Archive for April 6th, 2011

April 6, 2011

P/E ratio


The P/E ratio (price-to-earnings ratio) of a stock (also called its ‘multiple’) is a measure of the price paid for a share relative to the annual net income or profit earned by the firm per share. P/E is a financial ratio used for valuation: a higher P/E ratio means that investors are paying more for each unit of net income. P/E ratio shows current investor demand for a company share.

A P/E of 0-10 indicates stocks that are undervalued or where the company’s earnings are thought to be in decline. Alternatively, current earnings may be substantially above historic trends or the company may have profited from selling assets. A P/E of 10-17 is considered fair value. The average U.S. equity P/E ratio from 1900 to 2005 is 14. A P/E of 17-25 indicates that the stock is overvalued or that the company’s earnings have increased since the last earnings figure was published. The stock may also be a growth stock with earnings expected to increase substantially in the future. A company whose shares have a high P/E (over 25)  may have high expected future growth in earnings or the stock may be the subject of a speculative bubble.

April 6, 2011

Baseball Cap

brooklyn style cap

new era

A baseball cap is a type of hat with a long, stiff brim, that is a part of the traditional baseball uniform worn by players, with the brim pointing forward to shield the eyes from the sun.

In 1860, the Brooklyn Excelsiors wore the ancestor of the modern rounded-top baseball cap, and by 1900, the ‘Brooklyn style’ cap became popular. During the 1940s, latex rubber became the stiffening material inside the hat and the modern baseball cap was born. The ‘bill’ or ‘brim’ was designed to protect a player’s eyes from the sun. Typically, the brim was much shorter in the earlier days of the baseball hat. Also, the hat has become more structured, versus the overall ‘floppy’ cap of the 19th and early 20th centuries.

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April 6, 2011



Foundation is the first book in Isaac Asimov’s Foundation Trilogy (and later Foundation Series). Foundation is a collection of five short stories, which were first published together as a book in 1951. It also appeared in 1955 under the title ‘The 1,000-Year Plan.’ The novel tells the story of a group of scientists who seek to preserve knowledge as the civilizations around them begin to regress. The first story is set on Trantor, the capital planet of the 12,000-year-old Galactic Empire. Whilst the empire gives the appearance of stability, beneath this façade it is suffering a slow decay. Hari Seldon, a mathematician, has developed ‘psychohistory,’ which equates all possibilities in large societies to mathematics, allowing predictable long term outcomes.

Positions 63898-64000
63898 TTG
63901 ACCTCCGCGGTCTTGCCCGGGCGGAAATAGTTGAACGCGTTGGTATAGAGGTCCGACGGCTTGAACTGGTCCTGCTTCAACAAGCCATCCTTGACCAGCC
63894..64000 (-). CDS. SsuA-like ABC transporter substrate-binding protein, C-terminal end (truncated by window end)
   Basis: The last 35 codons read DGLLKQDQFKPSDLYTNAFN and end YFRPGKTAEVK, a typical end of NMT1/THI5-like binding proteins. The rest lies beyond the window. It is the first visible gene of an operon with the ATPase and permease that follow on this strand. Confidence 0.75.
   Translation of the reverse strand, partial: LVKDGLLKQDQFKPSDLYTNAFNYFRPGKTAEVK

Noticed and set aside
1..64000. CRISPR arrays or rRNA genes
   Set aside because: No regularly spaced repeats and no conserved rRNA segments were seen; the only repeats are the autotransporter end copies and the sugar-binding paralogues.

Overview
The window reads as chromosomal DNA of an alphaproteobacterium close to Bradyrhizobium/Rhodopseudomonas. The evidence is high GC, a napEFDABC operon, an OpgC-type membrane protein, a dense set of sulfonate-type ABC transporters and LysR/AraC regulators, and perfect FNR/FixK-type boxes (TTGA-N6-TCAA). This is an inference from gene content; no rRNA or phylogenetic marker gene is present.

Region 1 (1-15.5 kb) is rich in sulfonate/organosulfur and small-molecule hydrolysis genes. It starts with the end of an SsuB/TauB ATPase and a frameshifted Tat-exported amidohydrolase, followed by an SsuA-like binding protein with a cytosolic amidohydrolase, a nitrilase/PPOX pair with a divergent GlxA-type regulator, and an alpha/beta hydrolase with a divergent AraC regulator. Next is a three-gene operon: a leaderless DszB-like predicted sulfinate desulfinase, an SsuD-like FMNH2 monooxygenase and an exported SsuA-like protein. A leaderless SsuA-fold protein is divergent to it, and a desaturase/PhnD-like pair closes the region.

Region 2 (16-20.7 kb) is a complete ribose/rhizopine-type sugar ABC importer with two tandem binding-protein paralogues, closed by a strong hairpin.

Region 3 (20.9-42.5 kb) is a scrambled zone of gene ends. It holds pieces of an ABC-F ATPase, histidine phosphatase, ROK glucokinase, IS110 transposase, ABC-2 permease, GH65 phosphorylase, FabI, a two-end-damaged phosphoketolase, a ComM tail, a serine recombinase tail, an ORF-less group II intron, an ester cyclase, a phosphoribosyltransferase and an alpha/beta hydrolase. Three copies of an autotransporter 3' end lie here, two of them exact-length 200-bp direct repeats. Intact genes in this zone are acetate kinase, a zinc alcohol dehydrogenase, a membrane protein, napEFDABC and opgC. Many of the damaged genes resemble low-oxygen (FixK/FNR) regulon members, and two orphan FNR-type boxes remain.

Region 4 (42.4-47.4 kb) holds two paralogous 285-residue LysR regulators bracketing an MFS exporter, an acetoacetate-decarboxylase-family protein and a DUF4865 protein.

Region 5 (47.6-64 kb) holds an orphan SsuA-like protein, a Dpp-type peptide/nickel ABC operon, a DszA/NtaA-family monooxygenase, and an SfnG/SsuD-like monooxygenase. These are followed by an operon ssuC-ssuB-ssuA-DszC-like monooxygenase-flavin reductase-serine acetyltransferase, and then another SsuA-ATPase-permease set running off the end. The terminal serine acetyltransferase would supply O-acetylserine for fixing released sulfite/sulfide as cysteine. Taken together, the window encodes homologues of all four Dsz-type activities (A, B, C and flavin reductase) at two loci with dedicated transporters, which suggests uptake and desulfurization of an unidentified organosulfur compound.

Seldon discovers a horrifying truth to the Empire’s decay, but his results are considered treasonable. On trial, Seldon shares the discoveries made through psychohistory, such as the collapse of the Empire within 500 years, followed by a 30,000-year period of barbarism. Seldon proposes an alternative to this future; one that would not avert the collapse but shorten the interregnum period to a mere 1000 years. But this plan would require a large group of people to develop a compendium of all human knowledge, titled the Encyclopedia Galactica. A still skeptical commission, not wanting to make a martyr of Seldon, exile him and his group of ‘Encyclopedists’ to a remote planet Terminus. There, they will carry out the Plan under an imperial decree, while Seldon would remain barred from returning to Trantor.

April 6, 2011

Isaac Asimov

i robot

Isaac Asimov (b. 1920 – 1992) was an American author and professor of biochemistry at Boston University, best known for his works of science fiction and for his popular science books. Asimov was one of the most prolific writers of all time, having written or edited more than 500 books. His works have been published in nine of the ten major categories of the Dewey Decimal System (The sole exception being the 100s: philosophy and psychology). Isaac Asimov is widely considered a master of hard science fiction and, along with Robert A. Heinlein and Arthur C. Clarke, he was considered one of the ‘Big Three’ science fiction writers during his lifetime. Asimov’s most famous works are the ‘Foundation’ and ‘Robot’ series.

The prolific Asimov also wrote mysteries and fantasy, as well as much non-fiction. Most of his popular science books explain scientific concepts in a historical way, going as far back as possible to a time when the science in question was at its simplest stage. He often provides nationalities, birth dates, and death dates for the scientists he mentions, as well as etymologies and pronunciation guides for technical terms. Examples include his ‘Guide to Science,’ the three volume set ‘Understanding Physics,’ ‘Asimov’s Chronology of Science and Discovery,’ as well as numerous works on astronomy, chemistry, mathematics, the Bible, and William Shakespeare’s works.

April 6, 2011

Dewey Decimal System

Dewey Decimal

The Dewey Decimal System is a way to sort books. It’s usually used in public libraries and schools. It sorts the books by subject using numbers from 000 to 999. Each subject is broken up into 10 smaller, more specific categories, and has its own set of numbers. The system was created by American librarian Melvil Dewey in 1876.

April 6, 2011

Mr. T

mr t

Laurence Tureau, known as Mr. T (b. 1951), is an American actor known for his roles as B. A. Baracus in the 1980s television series The A-Team, as boxer Clubber Lang in the 1982 film Rocky III.

Mr. T is known for his trademark African Mandinka warrior hairstyle, his gold jewelry, and his tough-guy image. In 2006 he starred in the reality show ‘I Pity the Fool,’ shown on TV Land, the title of which comes from his catchphrase from the film Rocky III.

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